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Four Color Politics

Mainly the Quotes of the Morning, with occasional Other Crap.

Thursday, February 03, 2005

Quotes of the Morning: Those Who Do Not Study History...

“Just to be clear… This is just a little romp through history. I’m not saying that anyone ‘is’ anything by comparing statements. Bush is NOT the leader of Germany in the 1940s.”

“The receptive powers of the masses are very restricted, and their understanding is feeble. On the other hand, they quickly forget. Such being the case, all effective propaganda must be confined to a few bare essentials and those must be expressed as far as possible in stereotyped formulas . . . only constant repetition will finally succeed in imprinting an idea on the memory of the crowd.”
-Adolph Hitler, Mein Kampf, 1925

“President Bush plans to reactivate his reelection campaign's network of donors and activists to build pressure on lawmakers to allow workers to invest part of their Social Security taxes in the stock market . . . The campaign will use Bush's campaign-honed techniques of mass repetition, never deviating from the script and using the politics of fear to build support — contending that a Social Security financial crisis is imminent when even Republican figures show it is decades away.”
-Washington Post, Social Security Push to Tap the GOP Faithful, January 14, 2005

“The great masses of the people . . . more easily fall a victim to a big lie than to a little one, since they themselves lie in little things, but would be ashamed of lies that were too big. Such a falsehood will never enter their heads and they will not be able to believe in the possibility of such monstrous effrontery and infamous misrepresentation in others . . . Therefore, something of even the most insolent lie will always remain and stick —a fact which all the great lie-virtuosi and lying-clubs in this world know only too well and also make the most treacherous use of.”
-Adolph Hitler, Mein Kampf, 1925

“Eichmann had one more reason why this day of the conference had become unforgettable. Although he already did his best to help in the Final Solution, he still harbored some doubts about ‘such a bloody solution through violence,’ and these doubts were now dispelled. ‘Here now, during this conference, the most prominent people had spoken: the popes of the Third Reich.’ Now he could see with his own eyes and hear with his own ears that it was not only Hitler, not only Heydrich or the sphinx Muller, not only the SS or the party, it was the elite of the good old civil services who vied and fought with each other for the honor of being the first in these ‘bloody’ matters.”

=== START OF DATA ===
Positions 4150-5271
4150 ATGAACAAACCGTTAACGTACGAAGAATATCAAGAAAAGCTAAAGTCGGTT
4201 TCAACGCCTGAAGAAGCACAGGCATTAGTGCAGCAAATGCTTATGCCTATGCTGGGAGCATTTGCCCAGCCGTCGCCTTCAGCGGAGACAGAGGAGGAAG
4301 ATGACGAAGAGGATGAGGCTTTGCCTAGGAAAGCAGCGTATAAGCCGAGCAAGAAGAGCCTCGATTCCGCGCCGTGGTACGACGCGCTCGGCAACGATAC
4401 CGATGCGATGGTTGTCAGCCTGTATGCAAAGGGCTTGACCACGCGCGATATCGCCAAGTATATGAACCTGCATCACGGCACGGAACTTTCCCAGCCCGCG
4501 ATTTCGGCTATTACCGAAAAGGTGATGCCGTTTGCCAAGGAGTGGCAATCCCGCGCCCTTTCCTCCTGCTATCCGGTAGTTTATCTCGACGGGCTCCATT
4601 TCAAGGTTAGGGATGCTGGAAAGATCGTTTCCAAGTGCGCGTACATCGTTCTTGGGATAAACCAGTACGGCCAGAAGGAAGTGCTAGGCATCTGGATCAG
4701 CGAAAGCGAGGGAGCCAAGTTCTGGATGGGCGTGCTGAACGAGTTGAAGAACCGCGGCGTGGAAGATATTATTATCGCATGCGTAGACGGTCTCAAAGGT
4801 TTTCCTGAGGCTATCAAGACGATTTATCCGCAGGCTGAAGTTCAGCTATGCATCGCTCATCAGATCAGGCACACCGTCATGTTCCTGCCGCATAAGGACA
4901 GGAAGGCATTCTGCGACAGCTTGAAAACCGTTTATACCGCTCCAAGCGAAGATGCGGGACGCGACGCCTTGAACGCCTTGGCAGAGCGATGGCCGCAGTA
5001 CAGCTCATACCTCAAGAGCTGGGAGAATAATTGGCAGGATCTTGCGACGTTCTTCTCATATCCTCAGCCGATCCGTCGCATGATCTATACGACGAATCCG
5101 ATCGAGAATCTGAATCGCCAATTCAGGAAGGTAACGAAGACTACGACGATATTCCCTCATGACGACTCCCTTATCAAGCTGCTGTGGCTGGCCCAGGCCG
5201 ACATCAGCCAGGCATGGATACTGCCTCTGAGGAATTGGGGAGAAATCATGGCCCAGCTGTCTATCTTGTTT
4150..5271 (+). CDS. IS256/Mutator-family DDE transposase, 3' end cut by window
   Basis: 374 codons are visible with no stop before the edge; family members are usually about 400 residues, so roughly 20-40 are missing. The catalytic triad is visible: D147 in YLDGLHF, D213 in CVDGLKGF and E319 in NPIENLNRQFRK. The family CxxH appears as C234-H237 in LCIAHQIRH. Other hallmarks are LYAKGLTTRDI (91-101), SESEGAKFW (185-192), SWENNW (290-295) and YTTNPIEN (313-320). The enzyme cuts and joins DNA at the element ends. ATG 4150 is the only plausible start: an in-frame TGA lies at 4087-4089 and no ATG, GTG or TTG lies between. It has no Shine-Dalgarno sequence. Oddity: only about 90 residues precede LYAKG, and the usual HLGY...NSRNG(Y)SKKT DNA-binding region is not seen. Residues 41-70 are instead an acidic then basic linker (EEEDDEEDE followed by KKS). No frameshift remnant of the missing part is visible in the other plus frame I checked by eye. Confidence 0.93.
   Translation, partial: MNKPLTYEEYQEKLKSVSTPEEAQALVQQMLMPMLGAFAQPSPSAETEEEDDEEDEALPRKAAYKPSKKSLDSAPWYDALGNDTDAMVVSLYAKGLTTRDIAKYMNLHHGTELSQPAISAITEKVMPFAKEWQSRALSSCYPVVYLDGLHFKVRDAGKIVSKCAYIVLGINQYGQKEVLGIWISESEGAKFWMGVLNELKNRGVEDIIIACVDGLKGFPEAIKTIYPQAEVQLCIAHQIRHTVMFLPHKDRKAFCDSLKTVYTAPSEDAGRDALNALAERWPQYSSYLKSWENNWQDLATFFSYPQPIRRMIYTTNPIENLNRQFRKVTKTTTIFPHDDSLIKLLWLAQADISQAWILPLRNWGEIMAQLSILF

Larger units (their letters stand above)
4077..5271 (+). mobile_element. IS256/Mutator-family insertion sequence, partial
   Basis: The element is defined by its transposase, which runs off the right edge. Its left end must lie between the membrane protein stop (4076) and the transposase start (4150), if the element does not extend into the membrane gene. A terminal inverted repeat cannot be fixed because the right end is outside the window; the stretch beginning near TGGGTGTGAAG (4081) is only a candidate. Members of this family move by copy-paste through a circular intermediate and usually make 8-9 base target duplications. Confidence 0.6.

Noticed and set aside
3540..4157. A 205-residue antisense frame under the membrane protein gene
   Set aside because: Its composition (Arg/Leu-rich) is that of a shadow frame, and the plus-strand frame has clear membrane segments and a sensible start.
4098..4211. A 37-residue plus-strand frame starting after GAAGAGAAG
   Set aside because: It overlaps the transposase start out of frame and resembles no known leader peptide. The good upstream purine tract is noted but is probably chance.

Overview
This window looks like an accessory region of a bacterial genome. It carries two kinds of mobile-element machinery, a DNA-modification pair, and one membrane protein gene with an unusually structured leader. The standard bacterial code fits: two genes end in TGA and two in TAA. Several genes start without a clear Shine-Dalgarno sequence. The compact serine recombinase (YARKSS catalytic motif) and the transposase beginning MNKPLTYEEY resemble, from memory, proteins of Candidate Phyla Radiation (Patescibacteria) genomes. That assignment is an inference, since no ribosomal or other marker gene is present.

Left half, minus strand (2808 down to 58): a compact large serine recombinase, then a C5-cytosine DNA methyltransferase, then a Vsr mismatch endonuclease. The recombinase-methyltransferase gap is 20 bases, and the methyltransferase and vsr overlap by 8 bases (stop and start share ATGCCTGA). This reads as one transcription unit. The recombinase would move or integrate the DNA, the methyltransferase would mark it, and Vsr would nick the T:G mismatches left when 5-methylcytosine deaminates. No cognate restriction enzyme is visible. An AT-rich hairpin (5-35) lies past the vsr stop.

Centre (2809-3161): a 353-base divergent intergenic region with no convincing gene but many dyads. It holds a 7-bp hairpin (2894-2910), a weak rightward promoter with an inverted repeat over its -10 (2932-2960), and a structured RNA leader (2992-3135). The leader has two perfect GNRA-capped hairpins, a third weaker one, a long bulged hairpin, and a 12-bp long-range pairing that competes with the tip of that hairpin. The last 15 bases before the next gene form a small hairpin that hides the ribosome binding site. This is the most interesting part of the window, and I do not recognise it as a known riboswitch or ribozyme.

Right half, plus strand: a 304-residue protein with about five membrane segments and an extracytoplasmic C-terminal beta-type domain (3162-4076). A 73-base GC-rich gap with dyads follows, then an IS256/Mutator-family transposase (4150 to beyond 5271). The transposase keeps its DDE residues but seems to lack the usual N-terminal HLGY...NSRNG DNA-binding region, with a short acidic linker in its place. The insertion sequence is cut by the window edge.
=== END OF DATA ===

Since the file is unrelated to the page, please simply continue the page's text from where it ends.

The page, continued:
-Hannah Arendt, Eichmann in Jerusalem: A Report on the Banality of Evil, 1963

“With an estimated price tag of $40 million, the three-day celebration that is President Bush's second inauguration will be the most expensive ever. The lavish dinners, parties and fireworks began on Tuesday and will continue through his swearing-in on Thursday, followed by a parade and nine official inaugural balls . . . The cost will be paid by individual and corporate donations, while the city of Washington is being asked to pay for an estimated $17 million in security costs.”
-BBC News, January 19, 2005

“Albert Speer, in charge of armament production, drew up a memorandum to Hitler on January 20 — the twelfth anniversary of Hitler's coming to power — pointing out the significance of the loss of Silesia. 'The war is lost,' his report began, and he went on in his cool and objective manner to explain why . . .
The Fuehrer, Guderian later related, glanced at Speer's report, read the first sentence and then ordered it filed away in his safe. He refused to see Speer alone, saying to Guderian: ‘He always has something unpleasant to say to me. I can't bear that.’"
William L. Shirer, The Rise and Fall of the Third Reich, 1959

“Mr. Powell's bleak assessment, less than three weeks before Iraqis are due to elect a parliament, reflects what advisers close to the administration and former officials describe as an understanding in the State Department and Pentagon of the depth of the crisis. But, they say, this is not a view accepted by President George W. Bush . . .
According to Chas Freeman, former US ambassador to Saudi Arabia and head of the independent Middle East Policy Council, Mr Bush recently asked Mr Powell for his view on the progress of the war. ‘We're losing,’ Mr Powell was quoted as saying. Mr Freeman said Mr Bush then asked the secretary of state to leave.”
-Financial Times. Powell gives bleak assessment of Iraq security problems, January 12, 2005


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